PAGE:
Bolting through the Olympics
And so, here we are, at the end of NBC’s Olympic noodlefest, where strand after strand of competitive pasta gets fired up against the wall in a continual effort to find a few that would be compelling enough to stick. In the end, the answer was, as always … well, there are some.
I developed a surefire way to cull the Olympic menu. I would play a kind of Olympic roulette, where I sat down, turned on the tube, saw what was on, and then asked myself, “Do I give a bleep about this?” It worked well. For example, water polo between Poland and Hungary? Nope. Soccer between Nicaragua and Vanuatu? Neg. Fencing, between anybody? Later. Beach volleyball, no matter how attractive the glute factor? Sorry. Gymnastics, men’s or women’s? Sure, it’s a big hitter for many, and there always are moments of strength, drama and beauty, but I had to admit the presence of a persistent indifference as to finding out who’s the world’s greatest ring wrangler or vaultist.
Using this selective screening approach, I found I was spending a great deal of time not watching Olympics. That was OK. My TV time, lo and behold, was not being dominated by Phelps, Kobe and Gabby, but instead by my main men Jon, Steve and Walt. As in Walter White. Great to have America’s favorite meth cook back on the air this summer, and Breaking Bad keeps keeping me all caught up in a very stitchy soap opera goin’ down in Albuquerque.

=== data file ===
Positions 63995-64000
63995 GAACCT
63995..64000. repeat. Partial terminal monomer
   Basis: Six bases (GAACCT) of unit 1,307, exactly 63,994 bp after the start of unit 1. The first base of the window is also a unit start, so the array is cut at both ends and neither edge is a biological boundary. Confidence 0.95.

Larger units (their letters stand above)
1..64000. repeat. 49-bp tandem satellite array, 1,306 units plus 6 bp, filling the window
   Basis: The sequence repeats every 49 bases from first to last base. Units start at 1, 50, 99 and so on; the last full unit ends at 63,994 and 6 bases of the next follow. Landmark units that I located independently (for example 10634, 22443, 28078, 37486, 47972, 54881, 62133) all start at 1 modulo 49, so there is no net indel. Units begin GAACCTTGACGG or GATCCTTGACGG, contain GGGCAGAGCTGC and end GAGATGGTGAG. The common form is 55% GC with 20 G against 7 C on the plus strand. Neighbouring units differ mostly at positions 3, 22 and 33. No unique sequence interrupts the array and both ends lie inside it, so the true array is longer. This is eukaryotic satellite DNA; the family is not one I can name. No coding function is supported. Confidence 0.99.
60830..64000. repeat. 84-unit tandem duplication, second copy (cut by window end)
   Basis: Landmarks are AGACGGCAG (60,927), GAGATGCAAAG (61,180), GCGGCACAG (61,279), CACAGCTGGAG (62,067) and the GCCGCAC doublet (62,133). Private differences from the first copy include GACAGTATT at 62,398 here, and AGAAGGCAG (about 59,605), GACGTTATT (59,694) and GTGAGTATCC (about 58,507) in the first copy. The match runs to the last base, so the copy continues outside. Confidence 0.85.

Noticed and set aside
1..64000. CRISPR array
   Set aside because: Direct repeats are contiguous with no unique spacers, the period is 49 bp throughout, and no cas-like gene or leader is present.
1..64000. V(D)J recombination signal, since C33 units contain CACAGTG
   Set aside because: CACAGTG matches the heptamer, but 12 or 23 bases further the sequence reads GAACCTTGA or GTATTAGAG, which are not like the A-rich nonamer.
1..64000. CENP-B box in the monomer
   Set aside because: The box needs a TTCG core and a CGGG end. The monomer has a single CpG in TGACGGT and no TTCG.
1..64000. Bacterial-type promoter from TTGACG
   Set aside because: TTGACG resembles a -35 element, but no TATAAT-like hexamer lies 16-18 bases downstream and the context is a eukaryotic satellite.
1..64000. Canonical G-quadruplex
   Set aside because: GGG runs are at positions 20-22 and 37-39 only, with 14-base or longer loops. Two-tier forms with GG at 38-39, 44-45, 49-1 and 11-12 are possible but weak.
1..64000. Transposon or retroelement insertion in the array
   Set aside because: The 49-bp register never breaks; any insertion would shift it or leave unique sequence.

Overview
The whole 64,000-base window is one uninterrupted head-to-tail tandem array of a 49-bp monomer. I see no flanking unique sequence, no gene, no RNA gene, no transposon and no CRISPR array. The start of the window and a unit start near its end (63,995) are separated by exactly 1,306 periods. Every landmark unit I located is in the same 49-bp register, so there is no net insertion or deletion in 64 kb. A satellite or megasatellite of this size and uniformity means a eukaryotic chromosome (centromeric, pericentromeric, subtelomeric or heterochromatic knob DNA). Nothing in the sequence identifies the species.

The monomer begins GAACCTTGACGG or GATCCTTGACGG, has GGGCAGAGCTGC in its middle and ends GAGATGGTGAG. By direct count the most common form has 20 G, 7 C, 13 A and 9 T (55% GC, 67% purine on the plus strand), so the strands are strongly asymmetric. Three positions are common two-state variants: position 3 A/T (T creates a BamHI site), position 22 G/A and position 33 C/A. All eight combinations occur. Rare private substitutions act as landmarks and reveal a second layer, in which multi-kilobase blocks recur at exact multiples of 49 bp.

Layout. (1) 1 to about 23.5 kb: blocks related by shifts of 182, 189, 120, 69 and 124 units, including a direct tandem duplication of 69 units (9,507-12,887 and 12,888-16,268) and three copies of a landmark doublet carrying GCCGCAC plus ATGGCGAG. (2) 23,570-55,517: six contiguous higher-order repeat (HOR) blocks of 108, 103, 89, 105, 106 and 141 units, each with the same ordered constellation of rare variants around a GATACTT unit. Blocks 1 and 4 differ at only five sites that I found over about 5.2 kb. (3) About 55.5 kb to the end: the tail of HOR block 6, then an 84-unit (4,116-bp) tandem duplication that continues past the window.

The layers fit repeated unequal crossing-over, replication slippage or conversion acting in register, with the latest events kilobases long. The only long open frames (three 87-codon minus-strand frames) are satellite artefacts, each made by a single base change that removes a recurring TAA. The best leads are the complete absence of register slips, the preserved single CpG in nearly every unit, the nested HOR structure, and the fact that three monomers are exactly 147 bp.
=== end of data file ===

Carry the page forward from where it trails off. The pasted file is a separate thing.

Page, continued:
But then, it finally happened. An Olympic event where I asked myself “the question” and finally answered in the affirmative. Certainly not a surprise that my first genuine “yes” of the London games came in response to the men’s 100 meter final.
Old-school Olympics. There’s just something pure, supreme and elemental about the 100, the race that determines the fastest human being on our planet. The adjective “electrifying,” like all superlatives these days, is overworked. But here, in the 100, it actually fits. This race is the essence of the entire Olympic everything, boiled down to a race lasting less than 10 seconds. Two weeks of sprawling competition, with everything from synchronized swimming to team judo, condensed to one simple and thrilling footrace.
It’s not like watching the 100 has any kind of nationalistic juju going for it. Anybody who’s halfway conscious knew who would triumph. Usain Bolt is just a freakin’ star, a guy who is to track and field what The Three Stooges are to aggressive expressionistic touch therapy. The charisma positively drips off the guy, from his name to his totally perfect “Bolt-throwing” victory pose. Usain gives the planet the total Olympic buzz it wants and yearns for, and I even forgive NBC for making me stay up through all those endless 1,500 meter heats to get it.